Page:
Multiple Pregnancy

Multiple Pregnancy is much more common today than they were in the past.

According to the U.S. Department of Health and Human Services, the twin birth rate has increased over 50% since 1980, and triplet, quadruplet, and higher order multiple births have increased at an even higher rate. There are more multiple births today in part because more women are receiving infertility treatment, which carries a risk of multiple pregnancies. Also, more women are waiting until later in life to attempt pregnancy, and older women are more likely than younger women to get pregnant with multiples, especially with fertility treatment. Although major medical advances have improved the outcomes of multiple births, they are still associated with significant medical risks and complications for the mother and children. If you are at risk for a multiple pregnancy, this booklet will help you learn how and why multiple pregnancies occur, and the unique issues associated with carrying and delivering a multiple pregnancy.

Twins Are The Most Common Form of Multiple Pregnancy

You may know someone who has twins, but do you know how twins occur and how they develop?
There are two types of twins: identical and fraternal (non-identical). Identical twins occur when a
single embryo, created by the union of a sperm and egg, divides into two embryos. Each embryo is
monozygotic, genetically identical. When the twinning process occurs early in the pregnancy, in the
first two weeks after conception, each fetus has its own separate gestational sac and placenta.
However, if the twinning process occurs later, after the placenta has formed, the two embryos may be
together in one sac. Non-identical twins occur when two separate eggs are each fertilized by a
separate sperm. The two embryos that result are dizygotic, not genetically identical. Therefore, the
twins are not identical. If ultrasound shows twins together in a single sac, they are identical. Twins that are in the same sac but separated by a thin membrane, the amnion, are also identical. Twins in two different sacs may be identical or non-identical.

The “Vanishing Twin Syndrome”

Sometimes, very early in a twin pregnancy, one of the fetuses “disappears.” This is referred to as
“vanishing twin syndrome.” Even after ultrasound has shown heart movement in twins, spontaneous
loss of one of the fetuses occurs in up to 20% of twin pregnancies. Spontaneous losses are even
higher in triplet and quadruplet pregnancies. A fetal loss rate of 40% may occur in pregnancies withtriplets or more. When a fetus is lost in the first trimester, the remaining fetus or fetuses generally continue to develop normally, although vaginal bleeding may occur.

Ultrasound examinations performed early in the fifth week of pregnancy may occasionally fail to
identify all fetuses. An “appearing twin” may be found after the fifth week in nearly 10% of nonidentical twin or multiple pregnancies and over 80% of cases of identical twins. After six to eight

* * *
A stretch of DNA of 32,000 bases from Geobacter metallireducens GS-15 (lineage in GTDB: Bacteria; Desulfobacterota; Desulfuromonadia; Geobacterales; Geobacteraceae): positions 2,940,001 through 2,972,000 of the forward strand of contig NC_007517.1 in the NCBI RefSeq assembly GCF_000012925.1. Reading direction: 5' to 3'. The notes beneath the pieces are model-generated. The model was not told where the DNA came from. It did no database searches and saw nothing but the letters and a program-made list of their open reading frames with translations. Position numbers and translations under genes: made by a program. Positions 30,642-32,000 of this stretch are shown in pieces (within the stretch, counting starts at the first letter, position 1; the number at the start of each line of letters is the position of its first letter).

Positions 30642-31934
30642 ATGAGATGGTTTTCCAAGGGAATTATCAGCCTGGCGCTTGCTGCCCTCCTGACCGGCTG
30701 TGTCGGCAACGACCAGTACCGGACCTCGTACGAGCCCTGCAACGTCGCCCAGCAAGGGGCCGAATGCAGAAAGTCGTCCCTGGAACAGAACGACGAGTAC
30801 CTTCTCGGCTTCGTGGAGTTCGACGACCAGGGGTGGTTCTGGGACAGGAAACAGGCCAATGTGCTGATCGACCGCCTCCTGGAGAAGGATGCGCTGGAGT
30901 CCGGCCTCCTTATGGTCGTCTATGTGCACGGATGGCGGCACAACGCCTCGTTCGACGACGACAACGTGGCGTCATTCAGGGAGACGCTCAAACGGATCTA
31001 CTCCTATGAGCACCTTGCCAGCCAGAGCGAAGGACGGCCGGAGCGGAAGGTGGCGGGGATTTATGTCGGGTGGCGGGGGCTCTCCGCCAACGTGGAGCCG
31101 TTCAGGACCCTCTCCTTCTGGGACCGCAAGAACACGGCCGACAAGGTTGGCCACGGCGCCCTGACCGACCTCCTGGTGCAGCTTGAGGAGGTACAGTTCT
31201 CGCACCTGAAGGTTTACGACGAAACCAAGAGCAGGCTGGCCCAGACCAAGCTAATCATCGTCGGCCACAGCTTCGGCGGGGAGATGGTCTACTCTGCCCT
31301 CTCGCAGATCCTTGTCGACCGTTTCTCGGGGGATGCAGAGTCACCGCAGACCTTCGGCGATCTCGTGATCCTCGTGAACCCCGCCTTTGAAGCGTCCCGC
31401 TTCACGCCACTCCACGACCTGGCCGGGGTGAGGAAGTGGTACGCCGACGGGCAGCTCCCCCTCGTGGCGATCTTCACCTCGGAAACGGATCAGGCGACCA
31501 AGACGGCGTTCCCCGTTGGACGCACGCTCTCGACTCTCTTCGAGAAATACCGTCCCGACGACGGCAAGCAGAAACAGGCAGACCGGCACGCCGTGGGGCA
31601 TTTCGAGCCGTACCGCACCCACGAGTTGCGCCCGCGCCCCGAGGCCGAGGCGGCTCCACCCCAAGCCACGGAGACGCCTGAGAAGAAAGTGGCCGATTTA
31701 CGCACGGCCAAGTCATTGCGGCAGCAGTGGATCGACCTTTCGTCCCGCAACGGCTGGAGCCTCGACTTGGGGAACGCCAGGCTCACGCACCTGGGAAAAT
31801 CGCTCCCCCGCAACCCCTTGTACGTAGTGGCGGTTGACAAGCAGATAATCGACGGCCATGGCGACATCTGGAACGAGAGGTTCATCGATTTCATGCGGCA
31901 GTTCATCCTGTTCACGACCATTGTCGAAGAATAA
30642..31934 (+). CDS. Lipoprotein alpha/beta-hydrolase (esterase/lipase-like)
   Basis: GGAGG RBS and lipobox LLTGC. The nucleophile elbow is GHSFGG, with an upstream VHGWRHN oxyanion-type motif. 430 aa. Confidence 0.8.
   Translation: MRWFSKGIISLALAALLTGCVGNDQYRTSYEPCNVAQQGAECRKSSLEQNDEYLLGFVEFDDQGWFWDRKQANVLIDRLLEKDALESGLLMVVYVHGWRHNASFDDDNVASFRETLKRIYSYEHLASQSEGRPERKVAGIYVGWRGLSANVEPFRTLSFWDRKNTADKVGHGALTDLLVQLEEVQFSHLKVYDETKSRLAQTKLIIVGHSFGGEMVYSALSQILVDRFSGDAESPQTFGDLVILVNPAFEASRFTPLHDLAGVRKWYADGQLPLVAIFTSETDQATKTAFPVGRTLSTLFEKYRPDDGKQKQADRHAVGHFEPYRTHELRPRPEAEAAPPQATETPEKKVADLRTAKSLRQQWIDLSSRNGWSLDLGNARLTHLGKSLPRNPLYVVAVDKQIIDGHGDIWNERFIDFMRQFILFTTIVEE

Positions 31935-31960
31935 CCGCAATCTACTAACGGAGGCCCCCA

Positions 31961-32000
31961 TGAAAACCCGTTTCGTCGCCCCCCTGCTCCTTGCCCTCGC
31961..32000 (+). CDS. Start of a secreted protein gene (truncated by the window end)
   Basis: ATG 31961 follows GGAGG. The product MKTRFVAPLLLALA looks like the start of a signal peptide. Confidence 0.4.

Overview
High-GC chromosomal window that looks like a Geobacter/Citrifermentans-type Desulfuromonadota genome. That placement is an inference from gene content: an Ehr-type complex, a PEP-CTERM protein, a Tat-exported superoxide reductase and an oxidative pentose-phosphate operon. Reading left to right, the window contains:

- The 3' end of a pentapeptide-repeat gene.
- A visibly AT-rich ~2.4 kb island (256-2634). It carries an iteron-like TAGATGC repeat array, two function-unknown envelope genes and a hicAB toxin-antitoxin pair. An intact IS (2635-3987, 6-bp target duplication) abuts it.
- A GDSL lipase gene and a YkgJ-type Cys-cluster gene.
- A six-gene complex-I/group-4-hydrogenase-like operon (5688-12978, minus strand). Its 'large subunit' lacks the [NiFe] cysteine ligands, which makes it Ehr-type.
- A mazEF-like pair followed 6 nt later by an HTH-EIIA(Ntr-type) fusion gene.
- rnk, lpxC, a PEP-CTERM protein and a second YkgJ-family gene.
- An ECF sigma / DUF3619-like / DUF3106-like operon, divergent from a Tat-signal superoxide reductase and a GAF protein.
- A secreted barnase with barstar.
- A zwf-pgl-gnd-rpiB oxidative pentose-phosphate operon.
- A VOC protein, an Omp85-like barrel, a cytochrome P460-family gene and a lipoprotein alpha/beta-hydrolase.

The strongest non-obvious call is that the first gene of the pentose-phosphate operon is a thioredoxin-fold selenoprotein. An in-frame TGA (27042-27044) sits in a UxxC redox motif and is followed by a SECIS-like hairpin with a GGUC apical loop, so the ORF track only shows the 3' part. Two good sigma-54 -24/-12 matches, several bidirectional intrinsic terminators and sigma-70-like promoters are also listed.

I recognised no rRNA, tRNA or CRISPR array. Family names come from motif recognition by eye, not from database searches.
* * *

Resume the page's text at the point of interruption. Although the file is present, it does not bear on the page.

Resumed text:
weeks, ultrasound should provide an accurate assessment for the number of fetuses.

Risk Factors For Multiple Pregnancy

Naturally, twins occur in about one in 50 to one in 100 pregnancies (1 – 2%), triplets in about one in
8,000 pregnancies, and quadruplets in about one in 700,000 pregnancies. The main factor that
increases multiple pregnancy is the use of infertility treatment, but there are other factors.
Your race, age, heredity, or history of prior pregnancy does not increase your chances of having
identical twins, but does increase your chance of having nonidentical twins. Infertility treatment
increases your risk of having twins, both identical and non-identical.

Race. Twins occur in approximately 1 of every 90 pregnancies in North America. The incidence is
higher in Africa, with a rate of 1 in 20 births in Nigeria. Twins are less common in Asia. In Japan, for
example, twins occur only once in every 155 births.

Heredity. The mother’s family history may be more significant than the father’s. Non-identical twin
women give birth to twins at the rate of 1 set per 60 births. However, non-identical males father twins at a rate of 1 set per 125 births.

Maternal age and prior pregnancy history. The frequency of twins increases with maternal age and number of pregnancies. Women between 35 to 40 years of age with four or more children are three times more likely to have twins than a woman under 20 without children.

Maternal height and weight. Non-identical twins are more common in large and tall women than in
small women. This may be related more to nutrition than to body size alone. During World War II, the incidence of non-identical twinning decreased in Europe when food was not readily available.
Fertility Drugs and Assisted Reproductive Technology Multiple pregnancy is more common in women who utilize fertility medications to undergo ovulation induction. Of women who achieve pregnancy with clomiphene citrate, approximately 5% to 10% are twins, and less than 1% are triplets or greater.

Approximately 20% of pregnancies resulting from superovulation treatment using gonadotropins are multiples. While most of these pregnancies are twins, up to 5% are triplets or greater due to the
release of more eggs than expected. In part, ART procedures such as in vitro fertilization (IVF) were largely responsible for the increase in the multiple birth rate. The risk of multiple pregnancy increases as the number of embryos transferred increases but due to advances in embryology laboratory technique, the transfer of a large number of embryos is seldom performed. Today, superovulation accounts for most of the high order multiples.